Corporate America should be responding proactively and forcefully to the chaos in Washington. In a whirlwind, it's impossible to find safe haven anywhere but in the center. Unfortunately, the center is the most dangerous place in times that require clear and focused advocacy on behalf of the consumer and the economy.

In last week's Jack Myers Video Media Business Report, I anticipated that economic uncertainty would cause investors across the board to scale back. Even with the positive second quarter results for most media companies, overall market forces are washing out shareholder value for the bright lights along with fading and folding companies. (See Jack Myers Weekly Wall St. Report 8-5-11) Institutional investors are shifting funds away from companies that depend on a strong consumer economy. Publicly traded media and advertising corporations are right at the top of their watch list. No matter how positive the reports of Wall St. analysts, the current self-destructive partisan debates in Washington are trumping them among investors. The destructive forces in Washington today are pushing both domestic and global economies toward the eve of destruction. Partisan politics are raging. Confidence has been destroyed. It's almost as if we need to go back to feudal times and the Crusades to find comparable patterns of destructive intensity.

While there are fair and reasonable debates about the causes of the debt ceiling debacle, there can be little debate about the death grip that the Tea Party has on the nation. The companion Republican focus on paralyzing the short-term economy in hopes of capturing the White House in 2012 may pull down the vibrant and vital advertising business with it. Whatever your political beliefs, it's clear that the luxury market is thriving while the mass market economy is holding on by a thread. Advertising is a mass market business. It seems almost inevitable that global economic realities and Washington partisanship will cut that thread between now and November, and the danger to multiple sectors of the advertising economy is very real.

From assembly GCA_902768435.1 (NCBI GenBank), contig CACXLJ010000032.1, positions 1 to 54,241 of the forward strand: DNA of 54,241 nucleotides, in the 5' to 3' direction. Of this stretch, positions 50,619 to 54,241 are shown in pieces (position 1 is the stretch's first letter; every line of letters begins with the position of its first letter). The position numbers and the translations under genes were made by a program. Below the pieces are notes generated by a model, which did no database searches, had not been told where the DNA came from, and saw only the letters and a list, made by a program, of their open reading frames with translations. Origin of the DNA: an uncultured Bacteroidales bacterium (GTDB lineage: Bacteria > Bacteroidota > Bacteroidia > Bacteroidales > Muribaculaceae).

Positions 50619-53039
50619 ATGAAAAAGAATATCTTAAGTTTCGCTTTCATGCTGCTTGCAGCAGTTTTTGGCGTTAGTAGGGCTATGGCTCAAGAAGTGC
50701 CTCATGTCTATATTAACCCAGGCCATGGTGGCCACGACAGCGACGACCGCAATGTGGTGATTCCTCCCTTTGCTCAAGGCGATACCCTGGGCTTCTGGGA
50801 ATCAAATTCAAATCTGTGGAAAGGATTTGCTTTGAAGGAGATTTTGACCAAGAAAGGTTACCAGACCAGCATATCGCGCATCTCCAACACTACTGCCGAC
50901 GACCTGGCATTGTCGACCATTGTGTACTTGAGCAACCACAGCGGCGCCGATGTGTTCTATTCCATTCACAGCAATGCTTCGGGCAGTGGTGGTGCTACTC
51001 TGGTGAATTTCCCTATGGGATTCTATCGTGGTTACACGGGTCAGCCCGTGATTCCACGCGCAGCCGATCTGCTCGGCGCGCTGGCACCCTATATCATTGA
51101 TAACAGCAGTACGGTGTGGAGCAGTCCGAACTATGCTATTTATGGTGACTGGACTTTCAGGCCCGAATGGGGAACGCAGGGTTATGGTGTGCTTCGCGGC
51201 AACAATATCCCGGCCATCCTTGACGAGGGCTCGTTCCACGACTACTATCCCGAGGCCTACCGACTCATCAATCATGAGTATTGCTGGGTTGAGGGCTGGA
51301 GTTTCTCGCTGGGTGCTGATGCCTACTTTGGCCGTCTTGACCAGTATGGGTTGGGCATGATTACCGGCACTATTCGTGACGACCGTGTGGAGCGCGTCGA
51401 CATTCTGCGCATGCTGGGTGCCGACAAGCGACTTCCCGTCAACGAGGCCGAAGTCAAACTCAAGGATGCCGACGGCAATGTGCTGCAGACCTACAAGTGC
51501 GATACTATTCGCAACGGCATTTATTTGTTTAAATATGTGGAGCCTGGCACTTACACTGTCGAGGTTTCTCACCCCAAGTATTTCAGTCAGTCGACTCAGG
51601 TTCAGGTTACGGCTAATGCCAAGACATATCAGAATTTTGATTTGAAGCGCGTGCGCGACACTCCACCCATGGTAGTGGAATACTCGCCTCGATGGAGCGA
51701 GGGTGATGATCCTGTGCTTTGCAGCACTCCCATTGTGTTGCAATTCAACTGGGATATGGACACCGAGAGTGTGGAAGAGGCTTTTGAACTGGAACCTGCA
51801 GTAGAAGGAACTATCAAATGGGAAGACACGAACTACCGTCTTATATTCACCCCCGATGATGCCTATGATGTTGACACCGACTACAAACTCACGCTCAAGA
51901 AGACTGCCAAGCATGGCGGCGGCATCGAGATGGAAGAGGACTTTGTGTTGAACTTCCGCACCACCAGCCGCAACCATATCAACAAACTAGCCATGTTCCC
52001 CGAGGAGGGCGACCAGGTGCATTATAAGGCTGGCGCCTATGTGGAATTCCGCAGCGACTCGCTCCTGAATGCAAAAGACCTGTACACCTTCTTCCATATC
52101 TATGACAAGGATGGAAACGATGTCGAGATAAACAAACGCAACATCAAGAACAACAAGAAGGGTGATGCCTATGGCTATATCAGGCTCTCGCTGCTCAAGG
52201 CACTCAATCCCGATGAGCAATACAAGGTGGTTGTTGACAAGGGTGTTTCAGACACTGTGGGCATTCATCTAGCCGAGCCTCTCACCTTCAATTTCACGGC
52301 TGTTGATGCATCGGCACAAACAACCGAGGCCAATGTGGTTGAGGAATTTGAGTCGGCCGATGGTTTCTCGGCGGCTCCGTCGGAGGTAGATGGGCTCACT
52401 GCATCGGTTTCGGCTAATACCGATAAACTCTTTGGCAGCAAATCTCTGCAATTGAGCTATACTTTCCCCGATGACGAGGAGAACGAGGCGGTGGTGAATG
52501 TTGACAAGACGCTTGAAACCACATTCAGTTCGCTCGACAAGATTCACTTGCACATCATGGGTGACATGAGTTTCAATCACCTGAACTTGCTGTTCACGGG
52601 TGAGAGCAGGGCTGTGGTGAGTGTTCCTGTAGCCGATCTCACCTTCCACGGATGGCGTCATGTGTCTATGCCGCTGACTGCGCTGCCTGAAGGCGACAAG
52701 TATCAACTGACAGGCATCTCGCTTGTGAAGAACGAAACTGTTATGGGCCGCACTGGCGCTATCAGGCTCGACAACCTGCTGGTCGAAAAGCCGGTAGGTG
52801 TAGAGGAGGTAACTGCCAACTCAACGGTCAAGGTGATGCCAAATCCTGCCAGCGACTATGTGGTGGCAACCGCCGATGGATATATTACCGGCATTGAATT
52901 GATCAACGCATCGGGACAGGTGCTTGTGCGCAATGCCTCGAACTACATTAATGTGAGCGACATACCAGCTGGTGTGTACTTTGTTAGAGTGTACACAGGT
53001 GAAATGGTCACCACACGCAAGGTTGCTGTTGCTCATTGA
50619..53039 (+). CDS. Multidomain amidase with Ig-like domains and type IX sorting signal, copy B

According to a new STRATA  quarterly survey of major advertising agencies, ad spending decreased during the second quarter, which made it sorely stick out from the positive growth seen earlier this year. STRATA CEO and President John Shelton felt that most ad agencies won't return to a strong period of growth until after 2012.

Compounding the general economic issues for media and advertising is digital disruption. Legacy media models are holding strong, so far. But they're eroding. As I mentioned in my Video Report last week, large media companies should double down on their investments in digital while protecting their legacy asset portfolios. But with economic uncertainty and as investors across the board scale back, significant commitment to not-yet-profitable digital businesses are unlikely to be well received by Wall Street.

Unless economic news turns positive in the next quarterly reports, advertisers are likely to pull back. Television, radio, out-of-home and magazines, along with the most stable digital media buys, will be safe havens for marketers. But the thousands of VC funded companies that are not yet profitable will be hard pressed to generate the increases they have forecast and on which they depend. Consolidation will follow.

Corporate America should be responding proactively and forcefully to the chaos in Washington. In a whirlwind, it's impossible to find safe haven anywhere but in the center. Unfortunately, the center is the most dangerous place in times that require clear and focused advocacy on behalf of the consumer and the economy.

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